The mean age of the women from Pakistan, Nigeria, Tanzania and Zambia was just over 27 years. There was clear evidence from the study that lower haemoglobin values had a direct relationship with volume blood loss, and clinical postpartum haemorrhage. “We found that with decreasing maternal haemoglobin concentration, the risk of postpartum haemorrhage increases monotonically,” the authors recorded.

Anaemia reportedly reduces the oxygen-carrying capacity of blood, and therefore, women with anaemia cannot tolerate the same volume of bleeding as healthy women, and become shocked after a smaller volume blood loss, the authors reasoned. Further they added, “Given the lack of an established definition of postpartum haemorrhage in women with anaemia, before conducting this study, we examined different definitions of postpartum haemorrhage in terms of their specificity for substantial bleeding, and their association with fatigue, physical endurance, and breathlessness.” They eventually found that a clinical diagnosis of postpartum haemorrhage was highly specific for clinical signs of shock and irrevocably associated with worse maternal function.

The mean estimated blood loss post delivery was 301 mL for the 8,791 (3.2%) women with moderate anaemia and 340 mL for the 1,770 (16.8%) women with severe anaemia. 742 (7.0% of the total) women had clinical postpartum haemorrhage. The risk of clinical postpartum haemorrhage was 6.2% in women with moderate anaemia and higher, 11.2% in women with severe anaemia. Fourteen women died and 68 either died or had a near miss. Severe anaemia was associated with seven times higher odds of death or near miss than was moderate anaemia. Researchers further said that a 10 g/L reduction in prebirth haemoglobin increased the odds of clinical postpartum haemorrhage.

The authors went on to recommend that attention should be given to the prevention and treatment of anaemia in women once they hit reproductive age.

Preventing anaemia

The Indian government has a well-structured project to provide weekly iron and folic acid supplements to adolescent girls (and boys), in order to tackle the looming crisis of anaemia. The climb to a barely-acceptable haemoglobin content of 12 for women seems very steep, given the nutrition status of these children, primarily in rural areas, where quality and quantity of what they eat is less than ideal,and is only exacerbated by malabsorption, public health, experts added.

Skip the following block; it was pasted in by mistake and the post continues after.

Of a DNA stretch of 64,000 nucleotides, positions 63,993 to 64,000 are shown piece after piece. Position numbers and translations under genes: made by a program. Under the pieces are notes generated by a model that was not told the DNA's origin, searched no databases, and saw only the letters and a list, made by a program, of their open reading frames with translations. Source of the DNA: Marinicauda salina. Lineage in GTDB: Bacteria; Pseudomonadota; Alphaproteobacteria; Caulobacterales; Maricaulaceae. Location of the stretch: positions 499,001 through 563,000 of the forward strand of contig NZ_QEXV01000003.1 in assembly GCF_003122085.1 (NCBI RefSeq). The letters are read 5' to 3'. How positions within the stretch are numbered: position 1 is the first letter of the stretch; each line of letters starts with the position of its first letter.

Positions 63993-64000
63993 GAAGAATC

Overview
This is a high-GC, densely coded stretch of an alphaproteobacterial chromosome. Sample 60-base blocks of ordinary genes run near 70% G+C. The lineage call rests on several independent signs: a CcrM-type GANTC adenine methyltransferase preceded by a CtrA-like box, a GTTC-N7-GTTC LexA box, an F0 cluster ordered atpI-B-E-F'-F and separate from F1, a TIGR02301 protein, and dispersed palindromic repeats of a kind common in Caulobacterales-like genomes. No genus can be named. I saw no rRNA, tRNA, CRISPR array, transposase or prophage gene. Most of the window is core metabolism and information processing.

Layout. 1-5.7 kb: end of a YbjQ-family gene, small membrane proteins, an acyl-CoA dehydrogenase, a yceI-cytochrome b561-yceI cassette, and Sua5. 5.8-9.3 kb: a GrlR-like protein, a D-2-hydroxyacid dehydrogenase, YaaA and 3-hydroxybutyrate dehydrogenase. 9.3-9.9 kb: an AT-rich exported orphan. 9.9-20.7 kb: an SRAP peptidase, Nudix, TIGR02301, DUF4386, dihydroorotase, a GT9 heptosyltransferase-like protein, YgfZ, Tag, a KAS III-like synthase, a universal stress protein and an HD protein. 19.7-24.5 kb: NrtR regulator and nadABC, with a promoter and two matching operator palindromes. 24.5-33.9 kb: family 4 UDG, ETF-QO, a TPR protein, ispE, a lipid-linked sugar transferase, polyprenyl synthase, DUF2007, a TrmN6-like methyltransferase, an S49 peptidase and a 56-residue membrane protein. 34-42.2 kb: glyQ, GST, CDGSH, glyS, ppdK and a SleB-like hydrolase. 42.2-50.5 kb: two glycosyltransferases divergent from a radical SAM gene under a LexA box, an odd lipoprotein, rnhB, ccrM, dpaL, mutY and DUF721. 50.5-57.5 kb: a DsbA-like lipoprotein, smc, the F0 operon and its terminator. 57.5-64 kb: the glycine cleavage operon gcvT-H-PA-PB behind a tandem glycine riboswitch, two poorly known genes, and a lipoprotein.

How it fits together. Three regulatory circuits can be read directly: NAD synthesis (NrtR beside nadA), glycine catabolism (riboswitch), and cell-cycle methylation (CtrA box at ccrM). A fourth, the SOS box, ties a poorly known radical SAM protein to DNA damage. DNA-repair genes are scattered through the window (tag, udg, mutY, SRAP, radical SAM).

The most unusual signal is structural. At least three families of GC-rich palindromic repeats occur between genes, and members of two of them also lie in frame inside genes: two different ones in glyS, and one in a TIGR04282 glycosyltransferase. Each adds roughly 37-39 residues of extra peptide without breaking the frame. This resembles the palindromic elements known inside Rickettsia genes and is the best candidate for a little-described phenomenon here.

The task has already been cut out for the Indian public health programme. Health managers are aware of the risks of anaemia and know what to do to handle it. However, the rising levels of anaemia in the country is a source of concern and mandates that any project to bring down anaemia in the country must be on mission mode. The solution is not to bring down the gold standard laboratory readings literally. While the argument to detach anaemia from the NFHS is that the DAB would be undertaking a more elaborate blood draw to measure haemoglobin levels accurately, the argument against it is also that such a measure may not be feasible for a large group of people, who may say okay to a capillary blood draw (finger prick) but baulk at a venous blood drawal. Any public outreach programme must be mindful of the cultural, social realities and have a sense of the attitudes of the people they are targeting. If these factors are not sewn into a public health programme, the outcomes may be far from what was sought or planned, experts said.